(I _am_ annoyed at the fact that she keeps bringing race back into this as part of an argument about electability--even though there's little real data to suggest that blue-collar white voters are unwilling to vote for Obama: saying "they didn't vote for him now running against me, so they won't if he's running against McCain" is a hard case to make, and I don't think she's made it. But that's a separate issue.)

Here's the funny thing: I think that the only person that can save her right now is...Obama. And I think that he should.

He could basically stand up and say "You know, I'm sure that she meant to say "blue-collar white voters". And then go on to both (a) debunk this statement, once again, and (b) decry this sort of race-based analysis. This would give him another opportunity to present himself as presidential...and to start reaching out to her partisans.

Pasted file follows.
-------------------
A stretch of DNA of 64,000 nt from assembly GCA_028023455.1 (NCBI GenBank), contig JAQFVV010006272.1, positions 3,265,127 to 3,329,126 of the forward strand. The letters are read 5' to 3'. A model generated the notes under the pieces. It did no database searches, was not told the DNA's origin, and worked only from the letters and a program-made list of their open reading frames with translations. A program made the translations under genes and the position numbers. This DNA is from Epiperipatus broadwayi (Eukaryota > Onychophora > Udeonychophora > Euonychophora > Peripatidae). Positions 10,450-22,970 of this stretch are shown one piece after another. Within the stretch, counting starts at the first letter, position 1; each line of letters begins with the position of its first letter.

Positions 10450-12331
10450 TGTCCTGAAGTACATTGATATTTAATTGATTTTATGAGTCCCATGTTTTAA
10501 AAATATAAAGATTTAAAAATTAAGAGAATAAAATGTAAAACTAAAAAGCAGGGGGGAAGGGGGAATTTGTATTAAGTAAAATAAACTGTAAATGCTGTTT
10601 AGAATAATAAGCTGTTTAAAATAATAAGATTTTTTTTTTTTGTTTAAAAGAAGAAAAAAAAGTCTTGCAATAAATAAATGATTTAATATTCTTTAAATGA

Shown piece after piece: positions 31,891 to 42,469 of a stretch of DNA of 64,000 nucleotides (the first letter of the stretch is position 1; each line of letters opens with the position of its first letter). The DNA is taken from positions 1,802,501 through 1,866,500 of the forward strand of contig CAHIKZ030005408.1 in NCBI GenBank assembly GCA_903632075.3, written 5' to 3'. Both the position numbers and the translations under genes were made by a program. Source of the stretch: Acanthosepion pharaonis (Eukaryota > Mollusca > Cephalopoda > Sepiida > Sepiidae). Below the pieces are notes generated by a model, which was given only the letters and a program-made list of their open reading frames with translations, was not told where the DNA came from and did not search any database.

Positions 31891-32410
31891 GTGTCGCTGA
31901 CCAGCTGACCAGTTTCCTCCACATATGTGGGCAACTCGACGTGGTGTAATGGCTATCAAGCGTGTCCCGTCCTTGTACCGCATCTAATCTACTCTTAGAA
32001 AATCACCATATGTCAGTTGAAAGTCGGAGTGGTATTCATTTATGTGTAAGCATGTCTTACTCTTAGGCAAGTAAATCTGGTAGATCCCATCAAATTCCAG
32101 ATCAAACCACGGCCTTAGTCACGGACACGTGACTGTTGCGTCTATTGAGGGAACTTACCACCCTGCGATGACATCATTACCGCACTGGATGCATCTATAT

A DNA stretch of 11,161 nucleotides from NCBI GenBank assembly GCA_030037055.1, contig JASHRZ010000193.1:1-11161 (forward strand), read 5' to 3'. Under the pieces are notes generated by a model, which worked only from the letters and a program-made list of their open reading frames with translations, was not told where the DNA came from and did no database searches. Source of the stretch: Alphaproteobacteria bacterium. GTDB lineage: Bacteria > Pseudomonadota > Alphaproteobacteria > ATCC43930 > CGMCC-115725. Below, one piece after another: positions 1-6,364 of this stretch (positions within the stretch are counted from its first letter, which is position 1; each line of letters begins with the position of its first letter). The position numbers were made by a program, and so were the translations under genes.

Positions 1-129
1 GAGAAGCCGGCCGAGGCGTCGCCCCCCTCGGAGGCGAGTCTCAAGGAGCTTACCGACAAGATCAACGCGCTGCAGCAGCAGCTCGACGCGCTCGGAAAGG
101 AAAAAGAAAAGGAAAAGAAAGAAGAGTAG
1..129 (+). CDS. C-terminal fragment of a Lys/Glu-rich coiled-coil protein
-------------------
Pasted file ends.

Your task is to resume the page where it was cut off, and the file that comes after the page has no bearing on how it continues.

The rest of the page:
This wouldn't give Clinton any advantage (calling attention to her error won't help her, even if he forgives her and makes it clear that he believes it was a stumble rather than a miscalculation), and could be a really impressive political judo move on his part.
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This is a fascinating exploration and comparison of Nixon and Reagan, and their analogues (true and false) to the current Democratic candidates. (No points awarded for guessing which one is which ahead of time.)